Saturday, 23 April 2016

St.Georges Saturday Shenanighans

Another Saturday another club ride. Today's route was requested by Andy Pendred as it was after-all St. George's Day and he also provided the cake. Andy P continued to be the man of the day by first providing the splendid name sticker for my Giant Propel. "Whanau," pronounced far-now and meaning 'extended family in Maori.

I opted for the banter bunch again this week and we were ably led by Ian with the novel idea of paper maps! Wow these contraptions require no power, are super light and conveniently fit in a jersey pocket. I wonder if they'll catch on? In the banter bunch was a lovely mix of riders with old, new and returning cyclists. It was especially to see the big lad Jonesy.

Jonesy and our leader Ian



Fast group riders going back the other way



Newbie Franco

The Banter Bunch

Same shot moments later

and again

and again

and again

A good ride was had by all in the banter bunch. Banter boy of the day accolade must go to Ashley, the lad dubbed 'Young Quintana,' by old Stuart. He feels the blog should emphasize the prowess of the banter bunch as a peloton magnifique. Hmmm...that might be stretching things Ash. We're certainly friendly, determined and inclusive.

Earlier in the week the forecast for today was light rain. That changed to sunshine by today but it was fiercely cold so I was kitted out in pretty much as much stuff as I wear on a bike. It was however stunningly beautiful out with Spring very much in evidence.

Due to that it took us considerably longer than the Fast Group to get back to the shop. We did see them at the little loop around Upper Dean and we also saw Justin who arrived late frantically trying to catch the quicks. 

As for my legs today they I felt great. Things are definitely getting better and my plan to ride in the fast group again in June looks on track.

A bike for the Queen of Cakes?

Back at the shop we had he usual coffee and cakes provided by Andy P. We also saw a masterclass in salesmanship as Andy F sold a super excited little girl her very first bike. I also spied the little beauty above and thought Mrs Lindsley would love that, especially the floral paniers!

Clive gets his D2D sticker

When I got home it was Clive's turn to get the Andy P treatment with this commemorative D2D sticker. Looks great Andy thanks! 

A quick shower and a bowl of soup I'd made before the ride this morning and I was out again.  Sam and I joined the Scouts in their annual litter pick around Rothwell. It's great to be part of a community project and I hope we inspire others to take more care of their environment.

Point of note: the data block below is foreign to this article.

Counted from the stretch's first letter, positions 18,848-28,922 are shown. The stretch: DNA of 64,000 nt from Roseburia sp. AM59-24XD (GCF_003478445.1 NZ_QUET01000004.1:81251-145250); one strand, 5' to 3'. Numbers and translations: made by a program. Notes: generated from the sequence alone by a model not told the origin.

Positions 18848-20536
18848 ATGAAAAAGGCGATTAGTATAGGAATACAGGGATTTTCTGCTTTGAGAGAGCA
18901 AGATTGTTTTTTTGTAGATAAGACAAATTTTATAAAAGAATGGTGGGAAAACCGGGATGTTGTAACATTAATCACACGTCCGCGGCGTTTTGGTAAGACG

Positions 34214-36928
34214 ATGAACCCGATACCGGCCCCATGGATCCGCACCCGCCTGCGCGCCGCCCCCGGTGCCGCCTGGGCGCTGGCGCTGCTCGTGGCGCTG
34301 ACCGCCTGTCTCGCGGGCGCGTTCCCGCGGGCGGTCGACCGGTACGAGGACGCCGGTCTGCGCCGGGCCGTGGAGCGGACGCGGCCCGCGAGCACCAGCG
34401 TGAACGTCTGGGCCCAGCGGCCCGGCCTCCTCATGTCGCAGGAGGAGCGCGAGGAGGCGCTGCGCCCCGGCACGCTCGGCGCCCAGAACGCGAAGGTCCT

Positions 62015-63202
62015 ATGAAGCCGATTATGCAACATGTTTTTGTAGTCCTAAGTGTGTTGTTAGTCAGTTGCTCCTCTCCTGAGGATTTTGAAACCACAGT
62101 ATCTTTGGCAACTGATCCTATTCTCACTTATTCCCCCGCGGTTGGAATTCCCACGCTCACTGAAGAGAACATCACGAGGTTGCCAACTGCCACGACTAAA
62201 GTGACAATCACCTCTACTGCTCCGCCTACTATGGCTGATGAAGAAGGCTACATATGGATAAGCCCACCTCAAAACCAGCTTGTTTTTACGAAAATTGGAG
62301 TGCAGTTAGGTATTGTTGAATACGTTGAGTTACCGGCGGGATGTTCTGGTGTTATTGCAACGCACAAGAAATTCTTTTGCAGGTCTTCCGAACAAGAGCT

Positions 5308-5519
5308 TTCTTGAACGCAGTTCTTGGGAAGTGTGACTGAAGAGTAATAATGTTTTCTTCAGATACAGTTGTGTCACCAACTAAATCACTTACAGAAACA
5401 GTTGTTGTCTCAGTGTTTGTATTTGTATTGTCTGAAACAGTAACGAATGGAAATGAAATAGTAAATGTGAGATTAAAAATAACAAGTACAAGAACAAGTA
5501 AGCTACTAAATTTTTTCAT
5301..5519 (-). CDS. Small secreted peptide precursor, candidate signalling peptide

That's it.
Happy Peddling

Tuesday, 19 April 2016

Guest Blog: Heather Rides the Heart of England 300km Audax

I'm massively pleased to announce that Heather did in fact agree to writing a guest blog following her epic ride this weekend. I'll let her tell you all about it...

An account of my first 300km (plus a bit) Audax ride.

This being my first 300, it was with a little trepidation that I set out everything on Friday night, ready for a super-early departure on Saturday morning. At least the setting out is getting to be a routine now. There were a few new bits for the longer ride- a small 'lipstick-sized' mobile charger (at least that's how the ad described it), and my new 6l Carradice Carradura Maxi seatbag- ready to carry all I might need on my longer rides, although maybe not a sleeping bag.

The lipstick charger

Alarm went off at 2.15am, quick first breakfast of  oatbran porridge and coffee, load the car, and away by 3.15am for the drive to Cirencester. Lovely quiet roads at that time of the morning. The forecast was for some light rain and snow in the morning. Cold initially, but improving steadily, with moderate northerly winds!

Heather's trusty Forme

Arrived in good time at the church hall that was our base. A few people had taken up the offer of spending the Friday night there, and there was a lively atmosphere on registration. This being a longer event, there were several yellow vests sporting a discrete PBP logo (Paris- Brest- Paris). Time enough for a second breakfast of a large pain-au-chocolate, toast and honey, and coffee; before setting off at 6am with lights on in the murk.

The all carrying saddle bag
The first few miles are always hard as the body warms up, but a nice rhythm ensued, and I was happy with my pace. I took up with a more experienced radonneur, Martin, who was peddling at about the same pace and had ridden the route before. As we hit the Cotswolds, a light drizzle started, which quickly turned to snow, which became heavy enough to settle with quite poor visibility. What were the forecasters thinking!! At this point we passed a couple of people who had decided to call it. We decided to continue, as he thought we were not far from our last descent, and I knew the forecast was for better weather later, at least they got that right. There was about an inch of snow on the road at this time and a few bits were slippy. Photos were a thought, but getting out in time was more pressing. Starting the descent, we were lucky enough to have a 4x4 with large tyres pass us, so we rode in his tyre tracks- why walk when you can ride! We passed a one or two walking down, and our average downhill speed of 8.9mph probably says it all! Bottom on seat, weight hard on back wheel, and numb hands holding brakes- another pair of pads grinding! The snow did stop as we exited the Cotswolds en-route to our first stop at Alcester at 41m. With a temp of -2.7 gradually rising, we peddled the remaining 15m with snow clinging persistently to our jackets and boots- which did prove that they were actually waterproof- no wet feet or body.